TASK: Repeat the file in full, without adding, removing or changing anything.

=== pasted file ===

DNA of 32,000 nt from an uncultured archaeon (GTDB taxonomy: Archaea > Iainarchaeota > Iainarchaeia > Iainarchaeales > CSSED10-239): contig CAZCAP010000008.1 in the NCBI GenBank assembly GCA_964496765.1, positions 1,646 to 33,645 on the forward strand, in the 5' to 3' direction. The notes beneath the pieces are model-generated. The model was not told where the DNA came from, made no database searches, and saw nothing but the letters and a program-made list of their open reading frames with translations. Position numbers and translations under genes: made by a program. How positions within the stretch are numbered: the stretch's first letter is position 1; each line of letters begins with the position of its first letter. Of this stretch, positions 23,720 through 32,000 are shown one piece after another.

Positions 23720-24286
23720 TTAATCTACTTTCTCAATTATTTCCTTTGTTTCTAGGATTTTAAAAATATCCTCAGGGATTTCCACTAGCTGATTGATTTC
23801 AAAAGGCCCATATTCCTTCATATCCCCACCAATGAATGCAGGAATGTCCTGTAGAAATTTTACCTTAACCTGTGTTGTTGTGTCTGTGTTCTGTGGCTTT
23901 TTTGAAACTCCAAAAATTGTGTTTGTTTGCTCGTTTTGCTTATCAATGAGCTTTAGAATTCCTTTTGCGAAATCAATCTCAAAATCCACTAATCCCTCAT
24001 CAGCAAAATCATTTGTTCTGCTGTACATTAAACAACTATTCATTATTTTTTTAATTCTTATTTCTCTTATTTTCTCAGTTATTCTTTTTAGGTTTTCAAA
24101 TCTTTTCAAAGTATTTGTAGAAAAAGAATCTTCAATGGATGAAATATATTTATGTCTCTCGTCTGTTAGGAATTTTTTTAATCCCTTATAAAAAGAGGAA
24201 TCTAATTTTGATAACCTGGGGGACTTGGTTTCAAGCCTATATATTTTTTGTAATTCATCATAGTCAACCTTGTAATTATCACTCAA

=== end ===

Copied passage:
DNA of 32,000 nt from an uncultured archaeon (GTDB taxonomy: Archaea > Iainarchaeota > Iainarchaeia > Iainarchaeales > CSSED10-239): contig CAZCAP010000008.1 in the NCBI GenBank assembly GCA_964496765.1, positions 1,646 to 33,645 on the forward strand, in the 5' to 3' direction. The notes beneath the pieces are model-generated. The model was not told where the DNA came from, made no database searches, and saw nothing but the letters and a program-made list of their open reading frames with translations. Position numbers and translations under genes: made by a program. How positions within the stretch are numbered: the stretch's first letter is position 1; each line of letters begins with the position of its first letter. Of this stretch, positions 23,720 through 32,000 are shown one piece after another.

Positions 23720-24286
23720 TTAATCTACTTTCTCAATTATTTCCTTTGTTTCTAGGATTTTAAAAATATCCTCAGGGATTTCCACTAGCTGATTGATTTC
23801 AAAAGGCCCATATTCCTTCATATCCCCACCAATGAATGCAGGAATGTCCTGTAGAAATTTTACCTTAACCTGTGTTGTTGTGTCTGTGTTCTGTGGCTTT
23901 TTTGAAACTCCAAAAATTGTGTTTGTTTGCTCGTTTTGCTTATCAATGAGCTTTAGAATTCCTTTTGCGAAATCAATCTCAAAATCCACTAATCCCTCAT
24001 CAGCAAAATCATTTGTTCTGCTGTACATTAAACAACTATTCATTATTTTTTTAATTCTTATTTCTCTTATTTTCTCAGTTATTCTTTTTAGGTTTTCAAA
24101 TCTTTTCAAAGTATTTGTAGAAAAAGAATCTTCAATGGATGAAATATATTTATGTCTCTCGTCTGTTAGGAATTTTTTTAATCCCTTATAAAAAGAGGAA
24201 TCTAATTTTGATAACCTGGGGGACTTGGTTTCAAGCCTATATATTTTTTGTAATTCATCATAGTCAACCTTGTAATTATCACTCAA